Austria begins withdrawing its peacekeepers from Golan Heights

June 11, 2013

VIENNA/MANILA: Austria has begun withdrawing peacekeepers from the Golan Heights, winding down a four-decade mission due to spillover fighting from the Syrian civil war, the Defense Ministry said.

A Reuters journalist on the Golan said that Austrian soldiers had already moved from the Qunaitra crossing point to a United Nations base inside the Israeli-held part of the heights Tuesday.

“The first 60 to 80 soldiers will land in Vienna tomorrow afternoon, so you can already see the withdrawal on site,” Defense Ministry spokesman Andreas Strobl told Reuters in Vienna.

A top Israeli government official told AFP Tuesday that several dozen Austrian troops had already left the mission’s headquarters. Israeli public radio said they were administrative staff.

The Austrians have patrolled the buffer zone between Israel and Syria as part of the United Nations Disengagement Observer Force since it was set up in 1974.

The Vienna government said last week it would pull out after worsening fighting between Syrian rebels and government forces sent its soldiers running for cover.

Two soldiers were wounded last week after Syrian rebels captured a border post then were driven out by government troops.

Foreign Minister Michael Spindelegger said Austria would now negotiate with the United Nations about an orderly handover to the next contingent, “if there is one,” but reserved the right to stick to its timetable for a full exit within four weeks.

Russian President Vladimir Putin last week offered to send Russian troops to the Golan Heights to replace the Austrians, but this was quickly shot down by Josephine Guerrero, a spokeswoman for the U.N. peacekeeping department.

She said that the disengagement agreement does not allow the participation of troops from a permanent member of the U.N. Security Council.

Austria Chancellor Werner Faymann defended neutral Austria’s decision to withdraw from Golan Heights, where its roughly 380 soldiers make up the biggest contingent in the 1,000-strong force.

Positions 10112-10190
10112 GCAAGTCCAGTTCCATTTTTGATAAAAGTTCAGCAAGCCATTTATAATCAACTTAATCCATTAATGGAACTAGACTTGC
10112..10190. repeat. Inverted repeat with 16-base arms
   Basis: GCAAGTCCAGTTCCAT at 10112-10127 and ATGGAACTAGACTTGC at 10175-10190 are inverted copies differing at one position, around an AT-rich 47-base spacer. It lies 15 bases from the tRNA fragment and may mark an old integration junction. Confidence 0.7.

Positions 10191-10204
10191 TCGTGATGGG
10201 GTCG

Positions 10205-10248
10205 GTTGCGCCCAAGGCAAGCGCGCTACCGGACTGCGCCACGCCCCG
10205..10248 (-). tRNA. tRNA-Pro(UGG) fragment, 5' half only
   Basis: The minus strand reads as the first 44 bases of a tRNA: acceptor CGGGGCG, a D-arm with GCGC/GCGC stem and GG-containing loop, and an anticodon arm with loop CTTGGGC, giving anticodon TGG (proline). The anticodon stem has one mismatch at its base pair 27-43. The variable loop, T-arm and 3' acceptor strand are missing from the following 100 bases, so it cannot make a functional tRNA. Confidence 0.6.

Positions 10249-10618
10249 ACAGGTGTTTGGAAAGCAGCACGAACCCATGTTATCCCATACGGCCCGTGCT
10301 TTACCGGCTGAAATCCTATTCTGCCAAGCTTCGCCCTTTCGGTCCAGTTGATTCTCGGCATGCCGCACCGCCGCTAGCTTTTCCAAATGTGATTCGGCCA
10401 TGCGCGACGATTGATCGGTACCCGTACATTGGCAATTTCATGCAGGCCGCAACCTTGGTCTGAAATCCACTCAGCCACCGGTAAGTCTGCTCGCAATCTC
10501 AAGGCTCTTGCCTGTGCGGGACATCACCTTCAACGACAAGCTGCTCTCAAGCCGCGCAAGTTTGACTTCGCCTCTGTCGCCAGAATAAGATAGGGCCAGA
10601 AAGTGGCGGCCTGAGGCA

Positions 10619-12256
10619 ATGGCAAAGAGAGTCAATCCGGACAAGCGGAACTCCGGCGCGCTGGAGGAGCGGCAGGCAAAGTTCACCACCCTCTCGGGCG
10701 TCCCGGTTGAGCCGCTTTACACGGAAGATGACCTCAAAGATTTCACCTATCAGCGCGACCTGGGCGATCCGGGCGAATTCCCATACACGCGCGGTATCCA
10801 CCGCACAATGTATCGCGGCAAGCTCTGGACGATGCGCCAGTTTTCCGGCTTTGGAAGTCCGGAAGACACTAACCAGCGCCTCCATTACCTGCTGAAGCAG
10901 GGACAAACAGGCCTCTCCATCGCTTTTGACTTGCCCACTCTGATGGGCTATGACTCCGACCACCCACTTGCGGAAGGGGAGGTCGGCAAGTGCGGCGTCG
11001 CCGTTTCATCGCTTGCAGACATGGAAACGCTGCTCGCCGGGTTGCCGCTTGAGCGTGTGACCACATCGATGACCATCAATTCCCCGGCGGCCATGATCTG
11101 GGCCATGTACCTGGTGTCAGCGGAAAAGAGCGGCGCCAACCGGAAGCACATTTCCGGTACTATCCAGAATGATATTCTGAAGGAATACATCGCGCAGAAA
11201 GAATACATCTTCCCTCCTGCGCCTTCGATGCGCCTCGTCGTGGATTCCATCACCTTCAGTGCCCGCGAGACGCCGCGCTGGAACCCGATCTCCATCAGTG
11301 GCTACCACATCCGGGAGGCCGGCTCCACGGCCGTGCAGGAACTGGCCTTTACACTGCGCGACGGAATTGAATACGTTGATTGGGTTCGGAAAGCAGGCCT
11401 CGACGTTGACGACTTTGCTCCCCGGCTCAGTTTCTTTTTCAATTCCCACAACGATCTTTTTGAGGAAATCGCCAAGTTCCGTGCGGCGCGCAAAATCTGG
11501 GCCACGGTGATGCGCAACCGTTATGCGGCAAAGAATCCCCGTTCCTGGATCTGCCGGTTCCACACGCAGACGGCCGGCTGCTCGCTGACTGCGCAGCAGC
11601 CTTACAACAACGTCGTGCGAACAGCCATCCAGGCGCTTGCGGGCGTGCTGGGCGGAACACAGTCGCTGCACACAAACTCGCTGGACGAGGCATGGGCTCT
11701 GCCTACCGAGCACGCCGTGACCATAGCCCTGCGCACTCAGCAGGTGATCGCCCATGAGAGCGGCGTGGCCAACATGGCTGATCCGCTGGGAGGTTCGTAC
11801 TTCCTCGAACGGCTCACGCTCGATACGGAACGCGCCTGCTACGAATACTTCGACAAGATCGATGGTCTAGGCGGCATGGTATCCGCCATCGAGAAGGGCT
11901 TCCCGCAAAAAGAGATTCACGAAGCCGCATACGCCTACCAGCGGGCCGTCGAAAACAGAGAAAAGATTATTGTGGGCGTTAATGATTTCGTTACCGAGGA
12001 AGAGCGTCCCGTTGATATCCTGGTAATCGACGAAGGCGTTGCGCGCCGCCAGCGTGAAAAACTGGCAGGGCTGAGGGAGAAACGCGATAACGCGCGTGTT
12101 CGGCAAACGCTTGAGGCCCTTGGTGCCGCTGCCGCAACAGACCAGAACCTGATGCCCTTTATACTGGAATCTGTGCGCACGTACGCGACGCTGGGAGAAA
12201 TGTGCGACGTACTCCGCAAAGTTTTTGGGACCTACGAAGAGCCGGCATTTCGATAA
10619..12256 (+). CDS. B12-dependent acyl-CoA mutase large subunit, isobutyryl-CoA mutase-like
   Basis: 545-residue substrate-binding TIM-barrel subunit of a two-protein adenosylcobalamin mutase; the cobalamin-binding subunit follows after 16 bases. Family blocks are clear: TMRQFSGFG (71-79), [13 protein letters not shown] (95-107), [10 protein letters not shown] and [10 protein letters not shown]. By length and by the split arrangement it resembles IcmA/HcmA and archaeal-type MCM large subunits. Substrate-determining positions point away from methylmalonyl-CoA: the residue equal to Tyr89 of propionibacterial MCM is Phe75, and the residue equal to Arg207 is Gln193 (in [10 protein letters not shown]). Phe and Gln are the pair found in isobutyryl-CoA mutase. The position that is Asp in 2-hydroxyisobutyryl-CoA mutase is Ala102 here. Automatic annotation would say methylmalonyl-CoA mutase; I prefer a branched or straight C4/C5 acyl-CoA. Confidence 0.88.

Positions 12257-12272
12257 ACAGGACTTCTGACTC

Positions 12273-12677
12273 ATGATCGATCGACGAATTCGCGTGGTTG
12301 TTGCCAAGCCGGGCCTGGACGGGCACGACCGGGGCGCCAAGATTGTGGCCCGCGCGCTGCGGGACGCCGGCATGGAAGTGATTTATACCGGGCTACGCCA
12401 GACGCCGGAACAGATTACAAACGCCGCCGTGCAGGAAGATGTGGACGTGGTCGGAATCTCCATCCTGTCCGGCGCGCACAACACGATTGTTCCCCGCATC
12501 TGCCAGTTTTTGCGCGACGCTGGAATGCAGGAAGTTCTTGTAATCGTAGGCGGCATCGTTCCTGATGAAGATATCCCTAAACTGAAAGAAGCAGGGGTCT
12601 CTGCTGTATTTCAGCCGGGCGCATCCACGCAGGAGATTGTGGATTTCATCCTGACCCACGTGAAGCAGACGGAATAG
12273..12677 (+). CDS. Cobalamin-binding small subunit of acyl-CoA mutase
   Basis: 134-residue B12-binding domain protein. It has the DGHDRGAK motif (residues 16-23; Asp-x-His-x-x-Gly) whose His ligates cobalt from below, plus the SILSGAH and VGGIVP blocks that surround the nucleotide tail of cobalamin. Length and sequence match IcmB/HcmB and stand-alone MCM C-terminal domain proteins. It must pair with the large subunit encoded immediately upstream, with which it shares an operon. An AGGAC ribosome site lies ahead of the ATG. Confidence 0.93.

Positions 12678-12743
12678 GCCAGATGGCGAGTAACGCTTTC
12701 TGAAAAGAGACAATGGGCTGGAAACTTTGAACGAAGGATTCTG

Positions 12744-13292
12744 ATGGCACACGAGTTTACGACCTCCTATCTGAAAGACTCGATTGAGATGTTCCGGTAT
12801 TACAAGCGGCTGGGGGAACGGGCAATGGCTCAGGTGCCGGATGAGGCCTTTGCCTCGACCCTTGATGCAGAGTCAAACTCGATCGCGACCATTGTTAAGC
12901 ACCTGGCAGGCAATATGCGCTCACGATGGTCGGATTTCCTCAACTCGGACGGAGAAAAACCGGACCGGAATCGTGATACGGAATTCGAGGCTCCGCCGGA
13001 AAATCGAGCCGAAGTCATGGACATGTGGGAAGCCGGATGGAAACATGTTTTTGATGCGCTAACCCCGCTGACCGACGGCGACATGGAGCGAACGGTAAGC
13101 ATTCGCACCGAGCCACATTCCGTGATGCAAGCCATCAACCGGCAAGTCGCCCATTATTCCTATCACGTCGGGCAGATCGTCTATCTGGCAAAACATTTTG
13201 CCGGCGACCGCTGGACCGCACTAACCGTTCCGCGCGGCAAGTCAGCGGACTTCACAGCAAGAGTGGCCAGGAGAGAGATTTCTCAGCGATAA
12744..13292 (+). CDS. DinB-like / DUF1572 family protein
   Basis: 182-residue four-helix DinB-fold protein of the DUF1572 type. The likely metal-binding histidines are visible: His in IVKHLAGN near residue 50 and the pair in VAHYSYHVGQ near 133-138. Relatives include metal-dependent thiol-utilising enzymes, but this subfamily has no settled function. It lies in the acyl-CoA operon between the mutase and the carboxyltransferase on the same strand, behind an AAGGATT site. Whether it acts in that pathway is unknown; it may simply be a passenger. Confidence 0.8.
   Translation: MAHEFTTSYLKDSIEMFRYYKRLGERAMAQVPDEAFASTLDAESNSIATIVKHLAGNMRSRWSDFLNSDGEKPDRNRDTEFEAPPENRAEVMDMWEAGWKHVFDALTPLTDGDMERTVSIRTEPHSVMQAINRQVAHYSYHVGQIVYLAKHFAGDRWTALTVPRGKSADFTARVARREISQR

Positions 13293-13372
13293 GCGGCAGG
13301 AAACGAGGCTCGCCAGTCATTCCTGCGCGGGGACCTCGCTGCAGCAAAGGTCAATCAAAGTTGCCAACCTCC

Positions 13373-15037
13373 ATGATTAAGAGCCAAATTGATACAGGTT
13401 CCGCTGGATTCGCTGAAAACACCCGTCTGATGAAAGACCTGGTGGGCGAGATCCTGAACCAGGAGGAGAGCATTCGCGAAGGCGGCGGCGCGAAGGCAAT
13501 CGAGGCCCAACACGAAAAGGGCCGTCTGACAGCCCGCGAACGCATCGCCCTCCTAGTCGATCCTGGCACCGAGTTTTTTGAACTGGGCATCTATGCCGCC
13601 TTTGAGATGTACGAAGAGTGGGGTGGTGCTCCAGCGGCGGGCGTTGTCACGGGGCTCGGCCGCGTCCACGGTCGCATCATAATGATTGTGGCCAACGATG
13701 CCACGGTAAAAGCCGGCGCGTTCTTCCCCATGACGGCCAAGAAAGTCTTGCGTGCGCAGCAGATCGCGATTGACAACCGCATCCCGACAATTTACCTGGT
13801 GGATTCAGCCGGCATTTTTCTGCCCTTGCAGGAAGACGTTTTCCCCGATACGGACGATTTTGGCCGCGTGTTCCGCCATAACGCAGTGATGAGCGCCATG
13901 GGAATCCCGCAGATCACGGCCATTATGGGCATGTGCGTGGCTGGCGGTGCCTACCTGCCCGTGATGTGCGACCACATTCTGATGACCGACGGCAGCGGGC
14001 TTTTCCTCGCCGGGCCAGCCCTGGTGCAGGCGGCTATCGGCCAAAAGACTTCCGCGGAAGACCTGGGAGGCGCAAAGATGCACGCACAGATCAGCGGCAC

“We never could have and would never have wanted to take on a military mission to mediate or intervene between the opposition rebels and governmental troops,” he told reporters after the government’s weekly Cabinet meeting. “We took over a different mandate, which was appropriate for a neutral country.”

He denied that Austria, which also has peacekeeping troops in hot spots including Lebanon, Kosovo and Bosnia, would suffer in international stature from the move.

Also Tuesday, Philippine President Benigno Aquino III said that he wanted better protection and a robust mandate for the country’s U.N. peacekeeping contingent in the Golan Heights if he decides to keep them there at the risk of violence coming from Syria.

Aquino said he was weighing a proposal made by his foreign secretary to withdraw all 342 Filipino U.N. peacekeepers, but announced no decision right away.

“We need to get some clarification from the U.N. before we could come up with a decision,” Aquino spokesman Ricky Carandang said. “There are no deadlines set.”

The recommendation to withdraw troops follows two separate abductions and shelling by Syrian rebels inside the U.N.-patrolled demarcation line separating Syria from the Israeli-occupied plateau.

Two peacekeepers from the Philippines and India were wounded last week during fighting between Syrian government and rebel forces.

Austria’s withdrawal leaves the Philippines as the largest single contributor. Croatia withdrew in March for fears its troops would be targeted.

“There are a lot of countries pulling out. There is heightened fear that if the whole U.N. detachment or the U.N. forces there pull out, there will be no buffer between Israel and Syria,” Aquino said, adding that if that happens, “the two forces will draw closer … and there will be a flare-up of hostilities again.”

Aquino said the changes needed include additional equipment and enhanced security for the peacekeepers, and different rules of engagement.

“If there is no change in the conditions, it might be an undoable mission and our poor troops will be in the middle of two potentially clashing forces and they cannot defend themselves,” Aquino said.

Source: The Daily Star.


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